I can’t even imagine the highs and lows described in each book. Enduring day after day of seasickness and long-life foods–but being rewarded with picture-perfect white sand beaches, swaying palm trees and mangos fresh off the tree. Driving through desolate Africa by herself and flying in planes before pressurized cabins in wartime China–but also swimming in a protected cove in the Caribbean, alone with only the brightly-colored fish. As Gellhorn puts it: “One of the three greatest joys in life, swimming naked in a clean, tropical sea.”

Travels with Myself and Another by Martha Gellhorn

Despite my love of travel, I don’t love reading travel books. Instead,  I get absorbed into stories, the adventures and relationships and moments of real people. Both Swept and Travels with Myself and Another absolutely sucked me into their lives and their travels: their fears, their challenges, that unrelenting feeling of freedom. The best travel memoirs make you want to go where they went–and despite the harsh difficulties that are very clearly presented in each book–I’m suddenly yearning to sail the South Pacific (if any cute sailors are looking for a first mate who hates getting her face wet and is scared of open water…I’m your girl!) and see Africa and Caribbean before they’re even more spoiled by tourism.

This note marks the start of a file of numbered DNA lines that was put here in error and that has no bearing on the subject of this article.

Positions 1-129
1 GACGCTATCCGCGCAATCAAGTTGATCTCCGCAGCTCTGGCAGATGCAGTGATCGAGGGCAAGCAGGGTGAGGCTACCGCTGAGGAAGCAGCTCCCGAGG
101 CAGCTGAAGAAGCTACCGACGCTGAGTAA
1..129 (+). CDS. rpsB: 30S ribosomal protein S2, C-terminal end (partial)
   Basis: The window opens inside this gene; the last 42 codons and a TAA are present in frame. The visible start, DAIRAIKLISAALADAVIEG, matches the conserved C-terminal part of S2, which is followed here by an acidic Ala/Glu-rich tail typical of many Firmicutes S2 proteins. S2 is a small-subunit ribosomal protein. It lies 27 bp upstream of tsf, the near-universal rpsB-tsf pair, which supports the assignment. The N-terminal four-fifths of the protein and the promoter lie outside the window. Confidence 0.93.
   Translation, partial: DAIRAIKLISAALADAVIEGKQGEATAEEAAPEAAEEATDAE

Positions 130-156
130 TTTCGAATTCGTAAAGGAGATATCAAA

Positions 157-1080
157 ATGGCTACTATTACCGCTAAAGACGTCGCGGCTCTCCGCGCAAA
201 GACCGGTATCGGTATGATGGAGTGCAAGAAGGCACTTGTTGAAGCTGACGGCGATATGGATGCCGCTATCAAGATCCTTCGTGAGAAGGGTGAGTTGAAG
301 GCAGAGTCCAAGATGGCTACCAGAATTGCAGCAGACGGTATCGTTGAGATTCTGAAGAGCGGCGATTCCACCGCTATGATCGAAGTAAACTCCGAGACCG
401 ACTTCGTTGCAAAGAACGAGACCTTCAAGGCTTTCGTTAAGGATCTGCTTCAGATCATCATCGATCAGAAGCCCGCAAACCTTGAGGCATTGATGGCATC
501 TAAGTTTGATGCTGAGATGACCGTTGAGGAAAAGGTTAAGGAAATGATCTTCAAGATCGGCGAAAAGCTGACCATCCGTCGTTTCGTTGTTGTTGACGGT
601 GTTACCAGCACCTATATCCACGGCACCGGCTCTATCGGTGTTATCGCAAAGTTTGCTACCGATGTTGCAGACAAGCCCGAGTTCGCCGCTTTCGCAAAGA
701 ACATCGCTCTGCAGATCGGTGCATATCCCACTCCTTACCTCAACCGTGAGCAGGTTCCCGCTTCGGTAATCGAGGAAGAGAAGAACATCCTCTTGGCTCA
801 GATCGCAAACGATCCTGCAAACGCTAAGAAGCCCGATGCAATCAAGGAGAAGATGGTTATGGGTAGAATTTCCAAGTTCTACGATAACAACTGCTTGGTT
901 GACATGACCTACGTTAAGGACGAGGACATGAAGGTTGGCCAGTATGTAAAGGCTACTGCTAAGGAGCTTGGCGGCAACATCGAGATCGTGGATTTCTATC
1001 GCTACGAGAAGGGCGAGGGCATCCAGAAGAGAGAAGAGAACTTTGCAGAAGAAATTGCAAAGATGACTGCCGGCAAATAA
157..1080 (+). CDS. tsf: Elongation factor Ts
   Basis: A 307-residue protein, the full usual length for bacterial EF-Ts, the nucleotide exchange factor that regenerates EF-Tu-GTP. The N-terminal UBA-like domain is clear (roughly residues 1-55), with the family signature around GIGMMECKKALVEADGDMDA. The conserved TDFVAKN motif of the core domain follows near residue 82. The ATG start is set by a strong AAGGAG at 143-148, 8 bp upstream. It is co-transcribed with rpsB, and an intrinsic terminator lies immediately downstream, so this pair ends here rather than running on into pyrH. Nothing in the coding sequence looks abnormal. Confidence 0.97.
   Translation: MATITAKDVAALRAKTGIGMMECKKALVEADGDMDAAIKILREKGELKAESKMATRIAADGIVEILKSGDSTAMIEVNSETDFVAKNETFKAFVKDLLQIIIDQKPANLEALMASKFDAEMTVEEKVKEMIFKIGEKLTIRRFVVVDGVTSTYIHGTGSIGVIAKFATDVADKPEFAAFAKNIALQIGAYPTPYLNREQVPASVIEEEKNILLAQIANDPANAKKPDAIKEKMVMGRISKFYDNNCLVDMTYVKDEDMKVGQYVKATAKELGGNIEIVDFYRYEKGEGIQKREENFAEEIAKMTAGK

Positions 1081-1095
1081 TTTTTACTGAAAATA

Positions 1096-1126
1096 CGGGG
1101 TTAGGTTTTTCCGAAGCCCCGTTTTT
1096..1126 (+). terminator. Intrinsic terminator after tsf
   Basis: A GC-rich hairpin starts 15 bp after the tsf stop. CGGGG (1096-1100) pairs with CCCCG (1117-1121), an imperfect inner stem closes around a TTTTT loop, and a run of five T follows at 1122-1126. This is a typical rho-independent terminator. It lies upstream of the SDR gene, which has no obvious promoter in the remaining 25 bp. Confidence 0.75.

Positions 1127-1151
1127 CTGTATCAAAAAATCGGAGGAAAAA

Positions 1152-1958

I recommend both books without the slightest hesitation: I’ve been raving about each to my barista, my coworkers, the woman sitting next to me on the tram. And while I can’t offer up Travels with Myself and Another (it’s due at the library next week), I’m more than happy to pass on my copy of Swept (I believe in book recycling).

To enter to win Swept, simply leave a comment with the best book you’ve read lately (I’m going to need to fill up the Kindle Touch 3G that I just preordered–I’ve finally gone to the dark side) and Tweet or Facebook this post. The winner will be announced on November 14.